Dr. Williams And Sports

Date Published: 
1981-03-31
Source: 
Trinidad Guardian

PRIME MINISTER Dr. Eric Williams, whose sudden death occurred on Sunday night, was a fine sportsman in his youth, representing Queen's Royal College at soccer and cricket. He captained the "Royalists" soccer team and played both games while at Oxford University In England.

Dr. Williams, in his book "Inward Hunger", linked the fall he suffered while playing football with the deterioration of his hearing and his eventual use of a hearing aid.

During the early part of his term of office - first as Chief Minister, then as Premier and finally as Prime Minister of the independent nation (Republic) - Dr. Williams often took time out from his busy schedule to attend local sporting events. In his last two terms, however, the Prime Minister seldom accepted Invitation to sport, although he is said to have kept in touch with both local and international sports happenings and could carry on a discussion on any of them.

SOBERS AND ATHLETICS

Dr. Williams will be remembered for the role he played when former West Indies captain Gary Sobers was being pressured by the Guyana Government for having played cricket in Rhodesia. The Trinidad and Tobago Prime Minister got Sobers to apologise and sent another former Barbadian Test star, Wes Hall, to Guyana with the apology, since Sobers could not go there.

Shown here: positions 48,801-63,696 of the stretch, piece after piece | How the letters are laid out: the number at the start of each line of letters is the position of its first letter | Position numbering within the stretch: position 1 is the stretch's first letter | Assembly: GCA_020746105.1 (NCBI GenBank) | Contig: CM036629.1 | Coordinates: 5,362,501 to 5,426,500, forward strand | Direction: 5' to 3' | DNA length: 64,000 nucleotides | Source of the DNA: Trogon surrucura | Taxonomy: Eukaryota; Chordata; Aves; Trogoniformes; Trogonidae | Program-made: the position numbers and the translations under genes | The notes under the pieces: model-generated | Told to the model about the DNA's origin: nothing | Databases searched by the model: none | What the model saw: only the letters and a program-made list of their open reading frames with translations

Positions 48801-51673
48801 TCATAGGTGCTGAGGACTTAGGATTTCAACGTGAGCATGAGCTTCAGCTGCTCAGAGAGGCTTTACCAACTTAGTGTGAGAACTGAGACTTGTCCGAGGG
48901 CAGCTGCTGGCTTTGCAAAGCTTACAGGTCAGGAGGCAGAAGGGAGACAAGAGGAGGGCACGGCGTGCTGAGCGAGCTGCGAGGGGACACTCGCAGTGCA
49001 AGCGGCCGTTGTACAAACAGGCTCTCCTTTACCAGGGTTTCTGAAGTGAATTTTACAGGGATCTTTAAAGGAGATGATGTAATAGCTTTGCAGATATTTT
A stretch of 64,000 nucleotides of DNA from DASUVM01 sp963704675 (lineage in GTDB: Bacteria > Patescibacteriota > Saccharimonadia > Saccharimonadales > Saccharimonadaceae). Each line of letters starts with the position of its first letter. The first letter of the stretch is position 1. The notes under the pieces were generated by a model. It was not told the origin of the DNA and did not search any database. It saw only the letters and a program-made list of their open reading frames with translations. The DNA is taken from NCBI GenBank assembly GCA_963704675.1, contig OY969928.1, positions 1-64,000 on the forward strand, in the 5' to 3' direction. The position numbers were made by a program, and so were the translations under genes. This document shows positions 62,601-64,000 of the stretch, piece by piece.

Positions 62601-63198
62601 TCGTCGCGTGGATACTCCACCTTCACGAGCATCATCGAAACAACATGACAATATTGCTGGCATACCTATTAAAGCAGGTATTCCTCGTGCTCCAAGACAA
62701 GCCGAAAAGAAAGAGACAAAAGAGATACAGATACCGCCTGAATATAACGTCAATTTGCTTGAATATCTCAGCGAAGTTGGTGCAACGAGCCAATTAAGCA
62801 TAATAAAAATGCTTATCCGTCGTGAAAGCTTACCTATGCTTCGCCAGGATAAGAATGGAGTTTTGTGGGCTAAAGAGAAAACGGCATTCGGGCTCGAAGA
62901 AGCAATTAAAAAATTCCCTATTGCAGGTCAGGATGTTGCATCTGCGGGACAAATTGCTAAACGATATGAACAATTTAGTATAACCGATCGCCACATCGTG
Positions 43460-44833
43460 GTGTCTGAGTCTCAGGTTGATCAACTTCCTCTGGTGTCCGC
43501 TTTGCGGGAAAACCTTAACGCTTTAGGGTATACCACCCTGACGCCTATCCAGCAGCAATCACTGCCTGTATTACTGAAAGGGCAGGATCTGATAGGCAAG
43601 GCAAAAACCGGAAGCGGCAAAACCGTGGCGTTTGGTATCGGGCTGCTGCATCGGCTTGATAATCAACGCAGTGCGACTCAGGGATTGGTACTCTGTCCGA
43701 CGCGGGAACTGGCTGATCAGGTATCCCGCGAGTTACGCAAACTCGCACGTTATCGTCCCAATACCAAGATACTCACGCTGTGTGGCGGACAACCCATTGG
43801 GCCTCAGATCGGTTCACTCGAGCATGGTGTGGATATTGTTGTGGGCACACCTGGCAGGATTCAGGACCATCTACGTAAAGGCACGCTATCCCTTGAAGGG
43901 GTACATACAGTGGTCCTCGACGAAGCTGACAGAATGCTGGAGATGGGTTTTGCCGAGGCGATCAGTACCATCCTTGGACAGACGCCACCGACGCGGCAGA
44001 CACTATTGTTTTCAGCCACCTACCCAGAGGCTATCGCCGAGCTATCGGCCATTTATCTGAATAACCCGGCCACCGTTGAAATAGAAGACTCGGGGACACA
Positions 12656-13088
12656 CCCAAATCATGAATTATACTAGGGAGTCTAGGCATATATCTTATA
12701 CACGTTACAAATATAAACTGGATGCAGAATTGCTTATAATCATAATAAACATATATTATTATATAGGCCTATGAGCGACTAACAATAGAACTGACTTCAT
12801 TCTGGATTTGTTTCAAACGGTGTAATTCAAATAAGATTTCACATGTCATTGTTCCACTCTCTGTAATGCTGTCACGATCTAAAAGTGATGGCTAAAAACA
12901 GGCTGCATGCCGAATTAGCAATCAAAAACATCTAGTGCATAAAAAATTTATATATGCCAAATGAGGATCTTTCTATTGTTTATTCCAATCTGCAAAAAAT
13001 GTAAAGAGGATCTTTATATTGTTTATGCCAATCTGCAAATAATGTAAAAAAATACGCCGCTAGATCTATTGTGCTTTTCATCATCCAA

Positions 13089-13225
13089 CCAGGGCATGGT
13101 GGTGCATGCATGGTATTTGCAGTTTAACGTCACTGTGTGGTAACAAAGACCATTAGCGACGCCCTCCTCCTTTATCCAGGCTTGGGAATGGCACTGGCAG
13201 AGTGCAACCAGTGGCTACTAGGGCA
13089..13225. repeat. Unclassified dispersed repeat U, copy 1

Dr. Williams also played an important role in local track and field athletics, holding a meeting with disputing officials of the now defunct AAA of Trinidad and Tobago and the National AAA, which led to the NAAA taking over national control. But the NAAA have since been riddled with controversy.

Despite the numerous calls for Government to step into local sporting squabbles - mainly in athletics, cricket, cycling and football - Dr. Williams and his People's National Movement Government steered clear of the issues, stating that it was not their policy to meddle in the internal affairs of national sporting organizations. Annual grants to national sporting clubs were maintained, with the total sum for this year (announced last month) being $1.7 million.